Northwest Wine

Northwest Wine: Platinum Judging helps ID year’s best gold-medal winners

Doug Brazil, winemaker/co-owner of Chateau Faire Le Pont Winery in Wenatchee, Wash., used a 2015 Cabernet Sauvignon from Red Mountain to earn the honor as “Best of the Best” for the 20th Platinum Judging by Wine Press Northwest magazine.
Doug Brazil, winemaker/co-owner of Chateau Faire Le Pont Winery in Wenatchee, Wash., used a 2015 Cabernet Sauvignon from Red Mountain to earn the honor as “Best of the Best” for the 20th Platinum Judging by Wine Press Northwest magazine.

In a deliciously thoughtful exercise that spanned a record 749 entries and three days, Wine Press Northwest magazine staged its 20th Platinum Judging in October.

Since 2000, the publication of the Tri-City Herald in the heart of Washington wine country has invited producers from throughout the Pacific Northwest, which includes Oregon, British Columbia and Idaho, to enter their gold-medal winning wines into the Platinum Judging. The magazine’s founding editor, Andy Perdue, developed the blind tasting as a way to determine “the best bottle of wine in the Northwest.”

For 2019, the No. 1 wine — dubbed “Best of the Best” — is the Chateau Faire Le Pont 2015 Cabernet Sauvignon from Red Mountain. It received a unanimous vote for platinum from the judging panel, and the point system used allowed the Cab from a boutique producer in Wenatchee, Wash., to nudge out a number of impeccable wines.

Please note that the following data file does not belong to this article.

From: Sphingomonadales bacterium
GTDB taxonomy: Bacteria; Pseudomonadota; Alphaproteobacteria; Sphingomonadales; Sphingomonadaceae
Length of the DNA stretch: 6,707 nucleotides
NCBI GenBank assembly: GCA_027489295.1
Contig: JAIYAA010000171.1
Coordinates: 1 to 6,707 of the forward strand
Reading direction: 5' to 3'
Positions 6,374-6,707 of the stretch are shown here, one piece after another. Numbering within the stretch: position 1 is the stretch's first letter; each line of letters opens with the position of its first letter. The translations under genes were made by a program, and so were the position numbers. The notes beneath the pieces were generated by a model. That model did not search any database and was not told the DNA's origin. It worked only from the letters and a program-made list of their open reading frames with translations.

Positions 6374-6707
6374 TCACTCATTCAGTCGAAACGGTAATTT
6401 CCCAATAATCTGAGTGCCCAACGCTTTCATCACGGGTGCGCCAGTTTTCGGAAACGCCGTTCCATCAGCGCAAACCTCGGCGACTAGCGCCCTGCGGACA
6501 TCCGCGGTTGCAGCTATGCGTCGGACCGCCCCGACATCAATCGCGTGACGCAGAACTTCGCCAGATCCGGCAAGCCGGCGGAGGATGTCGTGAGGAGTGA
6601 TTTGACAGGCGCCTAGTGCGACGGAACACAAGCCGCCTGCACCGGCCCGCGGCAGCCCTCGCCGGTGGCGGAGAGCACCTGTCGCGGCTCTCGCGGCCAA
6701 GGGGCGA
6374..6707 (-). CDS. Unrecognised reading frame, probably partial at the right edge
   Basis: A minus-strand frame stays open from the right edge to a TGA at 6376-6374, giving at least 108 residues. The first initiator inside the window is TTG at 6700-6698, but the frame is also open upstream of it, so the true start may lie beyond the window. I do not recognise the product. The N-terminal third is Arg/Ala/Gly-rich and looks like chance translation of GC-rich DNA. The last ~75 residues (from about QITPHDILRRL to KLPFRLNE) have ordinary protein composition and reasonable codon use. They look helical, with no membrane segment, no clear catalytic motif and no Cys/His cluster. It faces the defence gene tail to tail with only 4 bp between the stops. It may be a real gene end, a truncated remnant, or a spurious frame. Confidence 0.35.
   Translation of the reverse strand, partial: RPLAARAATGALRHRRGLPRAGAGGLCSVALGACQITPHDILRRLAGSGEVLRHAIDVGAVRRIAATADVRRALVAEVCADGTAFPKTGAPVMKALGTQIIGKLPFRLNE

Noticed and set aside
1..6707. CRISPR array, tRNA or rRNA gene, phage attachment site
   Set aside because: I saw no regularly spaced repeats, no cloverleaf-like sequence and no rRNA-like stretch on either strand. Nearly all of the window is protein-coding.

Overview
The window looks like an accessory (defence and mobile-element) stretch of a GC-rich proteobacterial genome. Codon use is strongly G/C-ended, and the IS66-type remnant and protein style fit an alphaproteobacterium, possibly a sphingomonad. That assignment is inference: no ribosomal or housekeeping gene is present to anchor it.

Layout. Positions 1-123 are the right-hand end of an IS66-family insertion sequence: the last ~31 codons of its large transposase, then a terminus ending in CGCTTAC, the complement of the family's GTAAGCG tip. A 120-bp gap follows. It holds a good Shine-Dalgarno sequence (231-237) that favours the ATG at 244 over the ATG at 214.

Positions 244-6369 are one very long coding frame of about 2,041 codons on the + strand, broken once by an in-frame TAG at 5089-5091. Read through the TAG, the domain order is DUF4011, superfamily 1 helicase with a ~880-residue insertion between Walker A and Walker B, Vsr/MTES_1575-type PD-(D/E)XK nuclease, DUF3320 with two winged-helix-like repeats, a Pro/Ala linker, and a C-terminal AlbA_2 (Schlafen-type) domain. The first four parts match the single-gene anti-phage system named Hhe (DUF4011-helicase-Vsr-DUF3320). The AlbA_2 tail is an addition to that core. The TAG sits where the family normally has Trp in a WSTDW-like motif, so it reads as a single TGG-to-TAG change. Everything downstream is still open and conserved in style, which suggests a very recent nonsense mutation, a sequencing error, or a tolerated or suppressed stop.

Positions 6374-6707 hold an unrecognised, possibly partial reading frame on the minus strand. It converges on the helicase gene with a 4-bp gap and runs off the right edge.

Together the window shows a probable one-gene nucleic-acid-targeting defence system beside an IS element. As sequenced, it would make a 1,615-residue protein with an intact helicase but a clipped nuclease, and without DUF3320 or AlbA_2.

The grapes for winemaker/co-owner Doug Brazil’s fab Cab were grown about a 20-minute drive from the Tri-City Herald and come with a pedigree. Shaw Vineyard is owned by Dick and Wendy Shaw, 2018 inductees into the Legends of Washington Wine Hall of Fame. Their vineyard manager is the affable Marshall Edwards. In 2017, he was named as the Grower of the Year by the Washington Winegrowers Association.

“Marshall knows a lot more about growing grapes than I do,” Brazil quipped. “I trust him.”

Brazil, a graduate of the University of Georgia, spent 21 years in the Navy as a helicopter pilot and recruitment officer. His last post was in Seattle, and he opened the winery with his wife, Debé, in 2002.

As the Platinum Judging showed, there’s never been a better time to be drinking Pacific Northwest wine. Twenty years ago, 225 wines qualified for the Platinum.

This time, more than 2,100 gold medals were awarded to Northwest wines among the 53 state, regional, national and international competitions followed by Wine Press Northwest’s editorial staff. A record 234 wines were awarded Platinum, a rate of 31 percent.

Among the highlights for the 2019 Platinum was the presence of wine buyers on the judging panel. These folks are on the front line of the industry. It is their job and passion to interact with consumers, learning what types and styles of wine are most interesting and worthy. Ilene Dudunake of A New Vintage Wine Shop, Meridian, Idaho; Jeffrey Hellam of Hellam’s Vineyard Wine Shop and Wine Bar, La Conner, Wash., and Steven Sinkler at The Wine Shack, Cannon Beach, Ore., are viewed as influentials, each owning and operating a wine shop that offer customers more than a decade of history and knowledge.

It’s important to remember each of these wines earned a gold medal in the previous 12 months. That means there’s been a buzz surrounding their release, so supply in many instances at the winery will be quite limited.

“I have a little bit left, but it was a good seller,” Brazil said of his 2015 Shaw Cab.